MOMENTS THAT MATTERED Lindor launches one: The tug-of-war between Kluber and Estrada finally found a breaking point in the sixth, when Estrada walked Jason Kipnis to set up a battle with Lindor. The Indians' electric shortstop energized his audience with a rocket shot to right-center field. As the ball went over the fence, fireworks popped and the crowd roared. The two-run blast was Lindor's second homer of the postseason, but he sprinted around the bases like a kid who had never hit one before. The homer had an exit velocity of 103 mph and was projected to travel 407 feet, according to Statcast™.
"Oh, man, it was unreal," Lindor said. "First of all, I thought [center fielder Kevin Pillar] was going to catch it. As soon as it went out, I put my hands out and said, 'Thank God.' And I looked at the dugout and everybody was going insane. And the crowd today -- unreal. I just tried to go with the flow. I celebrated like it was a walk-off."
Kipnis saves Kluber: Kipnis used a spectacular diving play at second base to help Kluber sidestep trouble in the fourth inning. With one out and a runner on first, Kevin Pillar sent a sharp grounder to the right side of the infield for what easily could have gotten through for a single. Kipnis ranged to his left, made a diving grab and recovered swiftly to throw out Pillar at first by a step. Per Statcast™, Kipnis covered 34 feet, hit a top speed of 16 mph and had a route efficiency of 97 percent. The second baseman also had a first-step time of minus-0.37 seconds, meaning he was moving before the ball was put in play. Michael Saunders went from first to second on the play, but Kluber escaped any harm by retiring Devon Travis on an inning-ending flyout.
"I got a good jump on it," Kipnis said. "When you get to two strikes with certain pitches, we're looking in and seeing which pitch is coming. So I know if it's a fastball away, he's probably not going to hit it in the hole to shortstop, so I'm going to be ready to go where he is going to go. We have to anticipate something where the percentages say they go."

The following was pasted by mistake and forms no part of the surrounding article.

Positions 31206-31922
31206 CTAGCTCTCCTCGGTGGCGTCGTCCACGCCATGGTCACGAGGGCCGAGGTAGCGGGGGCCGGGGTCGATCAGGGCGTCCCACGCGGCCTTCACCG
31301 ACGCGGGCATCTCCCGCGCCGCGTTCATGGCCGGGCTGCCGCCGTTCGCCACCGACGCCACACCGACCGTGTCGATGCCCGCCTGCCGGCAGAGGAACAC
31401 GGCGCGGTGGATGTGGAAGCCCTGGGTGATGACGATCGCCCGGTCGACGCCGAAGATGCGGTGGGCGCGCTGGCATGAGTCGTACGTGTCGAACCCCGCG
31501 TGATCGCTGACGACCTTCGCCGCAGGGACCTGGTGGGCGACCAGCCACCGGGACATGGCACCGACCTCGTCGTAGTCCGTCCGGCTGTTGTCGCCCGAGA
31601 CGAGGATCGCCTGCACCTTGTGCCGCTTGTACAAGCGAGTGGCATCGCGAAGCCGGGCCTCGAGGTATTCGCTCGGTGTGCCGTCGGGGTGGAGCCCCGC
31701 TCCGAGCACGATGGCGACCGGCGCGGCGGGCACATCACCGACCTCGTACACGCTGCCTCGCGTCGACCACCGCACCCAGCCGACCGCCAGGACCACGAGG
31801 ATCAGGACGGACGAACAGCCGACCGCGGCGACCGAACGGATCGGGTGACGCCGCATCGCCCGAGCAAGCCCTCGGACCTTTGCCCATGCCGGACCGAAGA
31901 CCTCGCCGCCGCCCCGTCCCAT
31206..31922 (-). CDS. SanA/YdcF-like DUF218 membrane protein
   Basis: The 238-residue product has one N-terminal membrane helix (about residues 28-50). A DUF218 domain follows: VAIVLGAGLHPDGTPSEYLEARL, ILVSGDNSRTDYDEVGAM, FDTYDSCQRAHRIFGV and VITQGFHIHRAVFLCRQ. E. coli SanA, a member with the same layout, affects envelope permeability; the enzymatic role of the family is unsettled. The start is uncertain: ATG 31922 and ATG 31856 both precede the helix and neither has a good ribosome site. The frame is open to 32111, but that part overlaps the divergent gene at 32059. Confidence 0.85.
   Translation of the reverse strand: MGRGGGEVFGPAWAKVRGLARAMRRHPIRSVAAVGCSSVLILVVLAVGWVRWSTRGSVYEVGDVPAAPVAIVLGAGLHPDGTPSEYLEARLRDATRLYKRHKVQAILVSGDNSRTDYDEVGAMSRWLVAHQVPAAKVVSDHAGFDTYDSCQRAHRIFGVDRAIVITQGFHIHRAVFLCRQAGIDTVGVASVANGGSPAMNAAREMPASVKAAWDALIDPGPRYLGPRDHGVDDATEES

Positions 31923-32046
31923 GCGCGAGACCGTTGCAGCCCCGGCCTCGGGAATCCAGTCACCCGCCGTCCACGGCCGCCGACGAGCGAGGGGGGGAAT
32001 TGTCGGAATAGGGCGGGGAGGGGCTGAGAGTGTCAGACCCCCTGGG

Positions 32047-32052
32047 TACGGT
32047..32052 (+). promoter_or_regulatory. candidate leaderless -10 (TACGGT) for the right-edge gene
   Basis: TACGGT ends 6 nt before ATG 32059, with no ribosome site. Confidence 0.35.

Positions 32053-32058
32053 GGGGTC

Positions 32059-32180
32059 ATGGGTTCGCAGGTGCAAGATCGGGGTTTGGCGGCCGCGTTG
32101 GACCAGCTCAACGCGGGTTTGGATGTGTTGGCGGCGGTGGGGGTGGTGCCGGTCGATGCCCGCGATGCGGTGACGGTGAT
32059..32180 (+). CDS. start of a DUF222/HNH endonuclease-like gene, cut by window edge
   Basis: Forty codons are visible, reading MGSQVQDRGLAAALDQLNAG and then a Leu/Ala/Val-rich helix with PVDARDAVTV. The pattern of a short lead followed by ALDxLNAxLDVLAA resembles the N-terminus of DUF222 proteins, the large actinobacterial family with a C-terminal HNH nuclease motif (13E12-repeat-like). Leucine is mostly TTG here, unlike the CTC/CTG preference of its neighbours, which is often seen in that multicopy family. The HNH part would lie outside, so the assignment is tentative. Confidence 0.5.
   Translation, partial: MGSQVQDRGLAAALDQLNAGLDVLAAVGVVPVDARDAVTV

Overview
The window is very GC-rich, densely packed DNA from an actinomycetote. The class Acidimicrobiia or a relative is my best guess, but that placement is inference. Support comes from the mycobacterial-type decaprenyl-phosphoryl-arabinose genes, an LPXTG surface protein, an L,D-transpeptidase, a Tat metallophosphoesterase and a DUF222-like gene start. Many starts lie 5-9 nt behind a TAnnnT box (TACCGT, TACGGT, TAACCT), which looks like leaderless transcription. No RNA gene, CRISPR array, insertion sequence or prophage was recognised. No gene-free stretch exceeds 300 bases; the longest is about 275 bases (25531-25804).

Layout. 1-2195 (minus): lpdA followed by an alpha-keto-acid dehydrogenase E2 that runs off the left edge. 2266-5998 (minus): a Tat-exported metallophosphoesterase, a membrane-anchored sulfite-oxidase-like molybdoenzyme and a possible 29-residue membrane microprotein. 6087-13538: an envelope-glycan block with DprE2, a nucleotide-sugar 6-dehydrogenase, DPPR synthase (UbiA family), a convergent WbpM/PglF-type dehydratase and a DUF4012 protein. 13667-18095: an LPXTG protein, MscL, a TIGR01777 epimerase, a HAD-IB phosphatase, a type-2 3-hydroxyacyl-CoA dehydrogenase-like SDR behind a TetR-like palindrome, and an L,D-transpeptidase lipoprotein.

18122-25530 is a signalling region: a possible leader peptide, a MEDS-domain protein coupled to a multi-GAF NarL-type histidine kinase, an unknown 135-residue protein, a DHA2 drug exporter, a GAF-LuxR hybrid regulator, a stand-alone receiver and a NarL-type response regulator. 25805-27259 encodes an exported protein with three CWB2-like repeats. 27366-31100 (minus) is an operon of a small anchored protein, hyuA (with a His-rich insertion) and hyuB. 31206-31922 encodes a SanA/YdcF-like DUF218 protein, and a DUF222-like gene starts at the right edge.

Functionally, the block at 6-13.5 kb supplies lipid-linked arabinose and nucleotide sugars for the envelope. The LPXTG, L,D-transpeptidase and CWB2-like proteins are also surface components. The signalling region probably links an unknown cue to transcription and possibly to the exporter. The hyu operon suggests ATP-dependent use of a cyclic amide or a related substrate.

Trouble with RISP: Toronto's lack of offense wasn't because it lacked opportunities. The Blue Jays put two runners on base during each of the first three innings but came away empty each time. Russell Martin was the biggest culprit, as he stepped to the plate with two men on in the first and third innings. In the first, he hit a weak grounder to first base for the third out of the inning, which stranded Donaldson at third and Edwin Encarnacion at second. In the third inning with two outs, he struck out with runners on first and second. Toronto went 0-for-4 with runners in scoring position and left five men on base through the first four innings.
"That was the Kluber that everybody raves about," Martin said. "Just really tight, sharp break on the offspeed pitches, good movement on the fastball and good locations as well. I feel like maybe I got one pitch that I should have hit, and that's it. Normally you get more than a few mistakes when you're hitting up there. Gotta tip your cap to that guy. He pitched well. Marco pitched well, too. It was a pitchers' duel today. They just did enough to win."
Going down swinging: The Blue Jays' lineup showed some signs of life in the eighth vs. Miller. Donaldson opened the inning with a single to center, and that brought the tying run to the plate in the form of Encarnacion. Entering this game, Encarnacion had four hits, including two homers, in his career vs. Miller, but he struck out looking on the fifth pitch of the at-bat. Jose Bautista and Martin followed with strikeouts on their own as Donaldson's leadoff single went to waste.
"He's tough," Bautista said of Miller. "He's a two-pitch guy that's dominant because they're both plus-pitches. He's deceptive, and he was getting ahead early and then working us around the edges and spinning off that slider. So hats off to him; he did a great job in some crucial innings for them, especially coming in with the heart of the order in his second inning. I thought he did a great job."